[ 285 Pa. Super. Page 546]
It was Defendants' counsel, acting in good faith and proceeding with due diligence in answering Mr. Feingold's second motion, who clearly deserved to be recompensed for the work performed in responding to such a spurious motion. Therefore, we awarded Defendants' counsel the sum of $100.00, as reasonable attorney fees for the preparation and filing of his answer.
We note that this is not the first instance in which Mr. Feingold has transcended the bounds of fair play by filing certain discovery motions that have proved not only a waste of opposition counsel's time, but has [sic] wasted valuable judicial time.
(Lower court opinion at 2-3).
Authority for appellants' request for counsel fees is found presumedly at Pa.R.C.P. No. 4019(g)(1) which provides that:
(g)(1) Except as otherwise provided in these rules, if following the refusal, objection or failure of a party or person to comply with any provision of this chapter, the court, after opportunity for hearing, enters an order compelling compliance and the order is not obeyed, the court on a subsequent motion for sanctions may, if the motion is granted, require the party or deponent whose conduct necessitated the motions or the party or attorney advising such conduct or both of them to pay to the moving party the reasonable expenses, including attorney's fees, incurred in obtaining the order of compliance and the order for sanctions, unless the court finds that the opposition to the motion was substantially justified or that other circumstances make an award of expenses unjust.
As a general rule, an appeal does not lie from an order refusing counsel fees, Rutherford v. Rutherford, 152 Pa. Super. 517, 32 A.2d 921 (1943); 9 Standard Pennsylvania Practice 83, and we find no reason to depart from the general rule in the instant case.
Authority for the lower court's imposition of attorney's fees upon Mr. Feingold may be found at Pa.R.C.P. No. 4019(g)(2) which provides that:
[ 285 Pa. Super. Page 547]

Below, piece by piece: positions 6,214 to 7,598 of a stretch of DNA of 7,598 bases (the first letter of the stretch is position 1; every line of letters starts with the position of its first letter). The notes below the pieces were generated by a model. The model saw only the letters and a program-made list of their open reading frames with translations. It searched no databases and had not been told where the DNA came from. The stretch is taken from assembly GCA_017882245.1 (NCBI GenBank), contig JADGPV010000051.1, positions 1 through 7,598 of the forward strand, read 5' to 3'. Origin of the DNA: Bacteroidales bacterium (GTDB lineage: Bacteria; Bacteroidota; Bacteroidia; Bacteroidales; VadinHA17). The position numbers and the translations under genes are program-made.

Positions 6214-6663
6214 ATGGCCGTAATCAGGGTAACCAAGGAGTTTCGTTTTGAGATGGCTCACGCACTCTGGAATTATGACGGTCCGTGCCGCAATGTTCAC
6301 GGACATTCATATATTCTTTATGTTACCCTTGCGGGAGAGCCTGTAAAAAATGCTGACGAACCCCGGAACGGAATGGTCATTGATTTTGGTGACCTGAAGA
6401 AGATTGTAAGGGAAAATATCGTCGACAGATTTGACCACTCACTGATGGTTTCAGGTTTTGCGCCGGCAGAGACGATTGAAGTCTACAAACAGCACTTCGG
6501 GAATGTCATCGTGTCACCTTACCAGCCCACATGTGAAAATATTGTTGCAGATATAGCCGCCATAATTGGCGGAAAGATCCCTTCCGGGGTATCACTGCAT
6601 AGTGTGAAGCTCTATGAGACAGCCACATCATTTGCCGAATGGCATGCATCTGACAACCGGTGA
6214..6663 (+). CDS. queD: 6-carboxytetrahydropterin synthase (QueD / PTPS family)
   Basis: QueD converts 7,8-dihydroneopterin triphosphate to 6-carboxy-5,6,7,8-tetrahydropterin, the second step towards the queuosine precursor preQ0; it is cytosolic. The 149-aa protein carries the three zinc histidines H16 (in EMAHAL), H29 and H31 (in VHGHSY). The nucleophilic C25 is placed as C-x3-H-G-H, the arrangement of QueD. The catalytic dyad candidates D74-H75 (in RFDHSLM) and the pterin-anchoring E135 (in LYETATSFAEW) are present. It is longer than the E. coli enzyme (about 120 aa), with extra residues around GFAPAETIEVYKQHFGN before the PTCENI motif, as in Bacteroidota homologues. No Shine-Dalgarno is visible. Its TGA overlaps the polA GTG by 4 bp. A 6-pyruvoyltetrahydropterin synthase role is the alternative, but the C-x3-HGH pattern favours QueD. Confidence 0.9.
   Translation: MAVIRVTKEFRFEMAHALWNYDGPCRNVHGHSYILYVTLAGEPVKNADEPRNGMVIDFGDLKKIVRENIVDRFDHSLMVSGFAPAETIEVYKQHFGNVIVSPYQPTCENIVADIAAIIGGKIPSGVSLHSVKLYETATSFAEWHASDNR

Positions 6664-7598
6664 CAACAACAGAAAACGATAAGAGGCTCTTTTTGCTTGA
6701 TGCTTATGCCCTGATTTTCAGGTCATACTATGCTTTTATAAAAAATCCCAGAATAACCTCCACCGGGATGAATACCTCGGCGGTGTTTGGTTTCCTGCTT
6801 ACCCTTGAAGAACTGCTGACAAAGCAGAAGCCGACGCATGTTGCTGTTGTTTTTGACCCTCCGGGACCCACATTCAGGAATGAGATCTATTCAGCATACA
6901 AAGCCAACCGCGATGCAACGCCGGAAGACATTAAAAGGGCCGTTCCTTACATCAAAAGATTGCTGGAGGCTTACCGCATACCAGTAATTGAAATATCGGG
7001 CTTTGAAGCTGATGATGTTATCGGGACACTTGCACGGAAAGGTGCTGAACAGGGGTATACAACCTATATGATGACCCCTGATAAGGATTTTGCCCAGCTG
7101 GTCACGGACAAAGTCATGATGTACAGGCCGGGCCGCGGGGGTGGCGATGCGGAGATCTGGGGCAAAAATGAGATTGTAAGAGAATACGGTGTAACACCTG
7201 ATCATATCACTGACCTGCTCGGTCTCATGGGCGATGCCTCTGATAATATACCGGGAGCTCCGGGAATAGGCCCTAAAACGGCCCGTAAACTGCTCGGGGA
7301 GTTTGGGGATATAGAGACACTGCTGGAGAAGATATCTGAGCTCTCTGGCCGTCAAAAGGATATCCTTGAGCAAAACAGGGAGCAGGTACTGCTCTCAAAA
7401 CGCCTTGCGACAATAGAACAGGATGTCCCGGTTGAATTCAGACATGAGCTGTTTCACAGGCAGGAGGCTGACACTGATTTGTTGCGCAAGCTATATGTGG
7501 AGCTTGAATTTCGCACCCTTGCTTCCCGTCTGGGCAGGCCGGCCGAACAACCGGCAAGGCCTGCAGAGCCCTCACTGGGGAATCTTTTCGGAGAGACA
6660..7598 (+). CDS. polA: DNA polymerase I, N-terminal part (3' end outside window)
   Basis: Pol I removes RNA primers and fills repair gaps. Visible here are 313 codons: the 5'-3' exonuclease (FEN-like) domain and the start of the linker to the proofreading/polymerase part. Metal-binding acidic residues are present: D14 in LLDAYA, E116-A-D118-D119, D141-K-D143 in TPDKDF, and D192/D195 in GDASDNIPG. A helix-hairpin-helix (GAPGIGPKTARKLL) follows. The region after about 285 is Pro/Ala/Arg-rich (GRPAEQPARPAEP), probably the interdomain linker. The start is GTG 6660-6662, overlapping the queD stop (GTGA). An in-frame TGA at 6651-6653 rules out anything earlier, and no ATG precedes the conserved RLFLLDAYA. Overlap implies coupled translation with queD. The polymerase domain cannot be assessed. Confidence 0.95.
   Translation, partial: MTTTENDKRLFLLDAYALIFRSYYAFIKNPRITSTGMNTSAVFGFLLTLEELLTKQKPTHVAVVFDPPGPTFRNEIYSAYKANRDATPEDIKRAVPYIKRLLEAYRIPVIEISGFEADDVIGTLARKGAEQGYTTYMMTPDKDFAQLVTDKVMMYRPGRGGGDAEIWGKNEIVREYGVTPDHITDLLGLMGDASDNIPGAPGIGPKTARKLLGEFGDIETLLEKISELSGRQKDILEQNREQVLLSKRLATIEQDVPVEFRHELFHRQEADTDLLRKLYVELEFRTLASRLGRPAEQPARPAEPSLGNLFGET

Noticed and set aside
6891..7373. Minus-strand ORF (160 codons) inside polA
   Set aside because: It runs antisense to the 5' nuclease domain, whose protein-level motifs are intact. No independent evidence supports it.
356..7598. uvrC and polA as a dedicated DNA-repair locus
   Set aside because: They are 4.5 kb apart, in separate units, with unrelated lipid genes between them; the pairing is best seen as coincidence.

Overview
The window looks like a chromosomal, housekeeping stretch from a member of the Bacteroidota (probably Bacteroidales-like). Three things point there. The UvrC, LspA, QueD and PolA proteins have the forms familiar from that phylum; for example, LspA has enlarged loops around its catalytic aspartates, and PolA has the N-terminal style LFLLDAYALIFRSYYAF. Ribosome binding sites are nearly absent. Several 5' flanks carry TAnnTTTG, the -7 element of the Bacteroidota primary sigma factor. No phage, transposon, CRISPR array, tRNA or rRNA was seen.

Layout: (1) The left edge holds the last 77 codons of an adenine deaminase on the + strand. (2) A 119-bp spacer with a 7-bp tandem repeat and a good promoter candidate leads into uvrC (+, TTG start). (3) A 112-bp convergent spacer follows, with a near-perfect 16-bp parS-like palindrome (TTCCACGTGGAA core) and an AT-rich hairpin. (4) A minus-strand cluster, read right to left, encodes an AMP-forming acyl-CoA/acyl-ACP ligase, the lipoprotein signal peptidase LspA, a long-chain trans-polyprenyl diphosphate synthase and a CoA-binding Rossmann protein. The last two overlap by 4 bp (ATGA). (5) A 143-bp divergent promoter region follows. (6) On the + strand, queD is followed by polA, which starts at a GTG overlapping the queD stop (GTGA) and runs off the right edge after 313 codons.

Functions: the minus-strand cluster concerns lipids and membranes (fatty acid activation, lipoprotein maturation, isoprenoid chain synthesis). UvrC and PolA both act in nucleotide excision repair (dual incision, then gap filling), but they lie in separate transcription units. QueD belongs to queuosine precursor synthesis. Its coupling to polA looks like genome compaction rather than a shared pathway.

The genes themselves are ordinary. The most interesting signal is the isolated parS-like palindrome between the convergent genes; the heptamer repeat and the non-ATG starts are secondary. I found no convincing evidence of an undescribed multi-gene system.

(2) If the motion for sanctions is denied, the court shall, after opportunity for hearing, require the moving party or the attorney advising the motion or both of them to pay to the party or deponent who opposed the motion the reasonable expenses incurred in opposing the motion, including attorney's fees, unless the court finds that the making of the motion was substantially justified or that other circumstances make an award of expenses unjust. (Emphasis added).
The explanatory note to Rule 4019(g) states that:
These are powerful disciplinary tools, if the courts will use them. The placing of the burden to escape the expenses and counsel fees on the shoulders of the losing party, plus the new provision for imposing the sanction on the attorney, will hopefully assure compliance with the Discovery Rules and a minimum of sanction proceedings.
Our court has found in previous cases that an order directing the payment of counsel fees and expenses is appealable even though made before the entry of a final decree on the merits. See Jerry Pitell Co., Inc. v. Penn State Construction, Inc., 277 Pa. Super. 575, 419 A.2d 1299 (1980); Rutherford v. Rutherford, supra. Pitell is distinguishable from the present case, however, because there judgment had been entered on the order directing payment of counsel fees. The order sub judice was not similarly reduced to judgment.*fn2 In Rutherford, the order appealed from awarded the wife in a divorce action an additional counsel fee of $2,500 and expenses in the amount of $1,000. Our court found that the lower court's order was final in that, if the husband paid it, he could never recover it back. In contrast, we find that the right to contest the award of
[ 285 Pa. Super. Page 548]
one hundred dollars counsel fees in the instant case will not be irreparably lost if review is postponed until judgment. Cf. Pugar v. Greco, supra (appeal from the imposition of costs incident to taking appeal to common pleas court from award by board of arbitrators held properly postponed until final judgment). Moreover, we believe that if this order were found to be presently appealable, it would tend to discourage the lower court's use of this disciplinary tool, and it would merely become another weapon in the arsenal of dilatory practice for the attorney who wished to delay judicial proceedings.